Page 2 of 3
The Squamish Nation draft land use plan was released to the public for comment this past June. It splits the area into four different zone designations:
Forest Stewardship Zone allows a mix of cultural, forestry, hunting, tourism and outdoor interests. Most of the traditional territory falls under this category;
Sensitive Areas areas that require special care to protect wildlife and cultural values;
Restoration Areas places where logging or other developments have harmed the natural values;
Wild Spirit Places wilderness areas to be retained for cultural and spiritual use. This can include hunting or fishing, but no industrial development is allowed.
Squamish Nation Chief Bill Williams says the second draft should be ready by the end of September, and the feedback to date has been extremely supportive. He says placing the document on the bands Web site www.squamish.net has opened up the proposal to the whole community.
"Our site normally gets around 1,000 hits a week, but the day the Land Use Plan was put on we received 5,000 hits, and more than 70,000 hits within the first three weeks," he says.
As expected, many of the place names under the Squamish Nation plan have aboriginal title in place of their English ones, including the overall territory Xay Temixw or Sacred Lands. So what of the name Stoltmann? Would that tribute disappear under the new proposal? Foy believes it doesnt really matter.
"Randy Stoltmanns memory is exceedingly important. He got us interested in this issue, and the Squamish Nation understands that," he explains. "But its time to turn the clock back and get those First Nation names back on the land. Squamish Nation has done such a fine job and now we finally have a year of peace in the Elaho. If we achieve protection for these lands that Randy loved so much, I think he would be pretty darn happy with that, and I think Squamish Nation would find their own way to honour Randy, and things will unfold as they should."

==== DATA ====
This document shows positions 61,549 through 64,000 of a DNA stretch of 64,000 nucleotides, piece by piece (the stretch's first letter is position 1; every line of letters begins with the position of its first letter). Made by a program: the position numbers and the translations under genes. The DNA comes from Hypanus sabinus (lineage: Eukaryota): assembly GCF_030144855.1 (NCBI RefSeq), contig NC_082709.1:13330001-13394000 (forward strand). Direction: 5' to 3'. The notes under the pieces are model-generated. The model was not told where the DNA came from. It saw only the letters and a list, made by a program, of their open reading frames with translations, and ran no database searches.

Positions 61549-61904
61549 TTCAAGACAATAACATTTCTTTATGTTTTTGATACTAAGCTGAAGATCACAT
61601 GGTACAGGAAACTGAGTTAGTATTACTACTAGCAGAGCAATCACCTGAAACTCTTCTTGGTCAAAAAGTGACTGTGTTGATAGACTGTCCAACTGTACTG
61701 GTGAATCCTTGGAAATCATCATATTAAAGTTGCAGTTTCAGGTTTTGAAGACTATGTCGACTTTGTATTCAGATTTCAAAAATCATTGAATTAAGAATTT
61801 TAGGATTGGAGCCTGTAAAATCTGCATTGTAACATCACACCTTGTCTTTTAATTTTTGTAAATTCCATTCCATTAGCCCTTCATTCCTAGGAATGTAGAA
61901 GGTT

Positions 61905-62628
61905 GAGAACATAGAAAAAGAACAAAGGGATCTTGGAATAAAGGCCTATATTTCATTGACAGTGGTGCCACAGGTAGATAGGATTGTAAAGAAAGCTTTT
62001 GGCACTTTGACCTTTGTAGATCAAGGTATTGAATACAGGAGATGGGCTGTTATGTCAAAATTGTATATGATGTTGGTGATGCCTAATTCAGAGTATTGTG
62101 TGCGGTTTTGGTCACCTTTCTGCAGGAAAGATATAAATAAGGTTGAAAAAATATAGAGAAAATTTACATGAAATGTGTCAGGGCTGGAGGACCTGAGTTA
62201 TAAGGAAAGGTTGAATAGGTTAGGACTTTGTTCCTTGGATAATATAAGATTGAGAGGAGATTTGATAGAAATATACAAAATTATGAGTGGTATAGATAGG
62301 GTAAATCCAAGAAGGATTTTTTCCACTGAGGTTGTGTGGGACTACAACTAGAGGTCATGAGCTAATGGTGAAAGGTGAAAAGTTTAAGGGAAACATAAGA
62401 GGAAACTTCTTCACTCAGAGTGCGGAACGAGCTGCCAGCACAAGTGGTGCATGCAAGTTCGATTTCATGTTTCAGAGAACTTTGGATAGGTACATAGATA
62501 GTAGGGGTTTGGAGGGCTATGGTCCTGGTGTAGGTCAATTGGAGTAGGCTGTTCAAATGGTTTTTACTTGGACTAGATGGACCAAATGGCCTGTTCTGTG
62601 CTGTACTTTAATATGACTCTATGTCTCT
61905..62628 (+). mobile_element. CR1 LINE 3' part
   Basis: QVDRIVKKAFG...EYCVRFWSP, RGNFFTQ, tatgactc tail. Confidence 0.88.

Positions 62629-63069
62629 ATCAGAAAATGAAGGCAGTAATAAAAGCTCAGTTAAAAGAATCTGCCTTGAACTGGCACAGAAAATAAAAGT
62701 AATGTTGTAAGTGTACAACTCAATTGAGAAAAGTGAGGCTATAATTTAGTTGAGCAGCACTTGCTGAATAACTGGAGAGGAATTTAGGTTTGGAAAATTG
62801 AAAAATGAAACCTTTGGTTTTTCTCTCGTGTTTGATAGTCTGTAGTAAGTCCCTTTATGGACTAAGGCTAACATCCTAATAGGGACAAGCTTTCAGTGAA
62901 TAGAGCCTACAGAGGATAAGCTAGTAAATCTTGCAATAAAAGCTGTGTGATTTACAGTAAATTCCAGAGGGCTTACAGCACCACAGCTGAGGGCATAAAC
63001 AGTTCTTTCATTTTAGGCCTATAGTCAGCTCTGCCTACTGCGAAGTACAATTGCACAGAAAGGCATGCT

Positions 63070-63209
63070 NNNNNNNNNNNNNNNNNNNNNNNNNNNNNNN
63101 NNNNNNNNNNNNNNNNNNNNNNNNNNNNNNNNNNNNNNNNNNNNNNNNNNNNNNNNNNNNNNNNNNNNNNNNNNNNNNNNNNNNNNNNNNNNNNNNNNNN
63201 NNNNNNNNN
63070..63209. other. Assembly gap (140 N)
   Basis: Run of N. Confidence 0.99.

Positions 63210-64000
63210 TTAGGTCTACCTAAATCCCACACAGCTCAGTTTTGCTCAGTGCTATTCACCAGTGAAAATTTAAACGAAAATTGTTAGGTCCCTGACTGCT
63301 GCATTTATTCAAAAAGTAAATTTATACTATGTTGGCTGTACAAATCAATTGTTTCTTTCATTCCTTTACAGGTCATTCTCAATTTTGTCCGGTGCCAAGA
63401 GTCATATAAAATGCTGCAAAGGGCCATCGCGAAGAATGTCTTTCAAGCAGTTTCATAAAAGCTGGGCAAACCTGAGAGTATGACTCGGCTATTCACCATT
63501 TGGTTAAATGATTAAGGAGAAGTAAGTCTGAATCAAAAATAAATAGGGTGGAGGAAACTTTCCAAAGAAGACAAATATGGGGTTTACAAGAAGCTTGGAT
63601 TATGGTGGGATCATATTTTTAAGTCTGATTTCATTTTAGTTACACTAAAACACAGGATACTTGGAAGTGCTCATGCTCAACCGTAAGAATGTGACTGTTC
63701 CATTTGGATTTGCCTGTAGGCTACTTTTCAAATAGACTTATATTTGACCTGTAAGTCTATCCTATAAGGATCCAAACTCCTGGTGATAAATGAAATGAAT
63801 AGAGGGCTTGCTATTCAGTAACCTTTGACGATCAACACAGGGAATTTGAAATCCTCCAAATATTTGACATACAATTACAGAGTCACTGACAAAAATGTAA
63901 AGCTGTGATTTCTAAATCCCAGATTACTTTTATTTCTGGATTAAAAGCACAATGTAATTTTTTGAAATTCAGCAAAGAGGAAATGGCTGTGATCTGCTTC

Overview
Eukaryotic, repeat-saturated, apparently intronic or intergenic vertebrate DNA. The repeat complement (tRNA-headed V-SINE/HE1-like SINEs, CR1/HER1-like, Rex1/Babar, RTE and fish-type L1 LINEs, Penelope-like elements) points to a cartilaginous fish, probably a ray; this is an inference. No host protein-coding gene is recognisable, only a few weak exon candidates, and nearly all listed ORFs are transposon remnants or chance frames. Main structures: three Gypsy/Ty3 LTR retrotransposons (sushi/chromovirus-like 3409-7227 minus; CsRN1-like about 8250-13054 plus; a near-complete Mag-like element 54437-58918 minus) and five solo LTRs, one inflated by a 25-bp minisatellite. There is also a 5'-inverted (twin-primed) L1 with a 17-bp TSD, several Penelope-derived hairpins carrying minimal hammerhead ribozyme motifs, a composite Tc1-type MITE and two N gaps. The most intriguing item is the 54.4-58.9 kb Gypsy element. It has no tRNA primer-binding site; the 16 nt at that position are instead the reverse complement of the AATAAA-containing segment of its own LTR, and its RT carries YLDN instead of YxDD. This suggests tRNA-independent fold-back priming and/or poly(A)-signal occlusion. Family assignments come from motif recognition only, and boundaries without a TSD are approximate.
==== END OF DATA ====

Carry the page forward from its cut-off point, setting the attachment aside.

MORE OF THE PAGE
In the event of Squamish Nation gaining governance of its claimed territories, Foy believes they would make better managers of the Elaho than the current or past provincial governments. And he says he is not wearing rose-coloured glasses when looking at potential problems, such as public access restrictions or further environmental damage.
"After working 20 years in this business of protecting natural environments I feel the Squamish Nation can do no worse than the provincial governments, and will probably do a lot better. The Squamish Nation has achieved more towards getting this issue resolved over the past year than any other group."
May 18, 2013, 2:00 PM
Investigation into Paradise Valley water source for mountain resort continues More...
May 17, 2013, 11:02 AM
Sea to Sky Highway to be intensely monitored for high-risk driving More...
May 16, 2013, 10:00 AM
Store clerk put knife-wielding man into a headlock, chased him off More...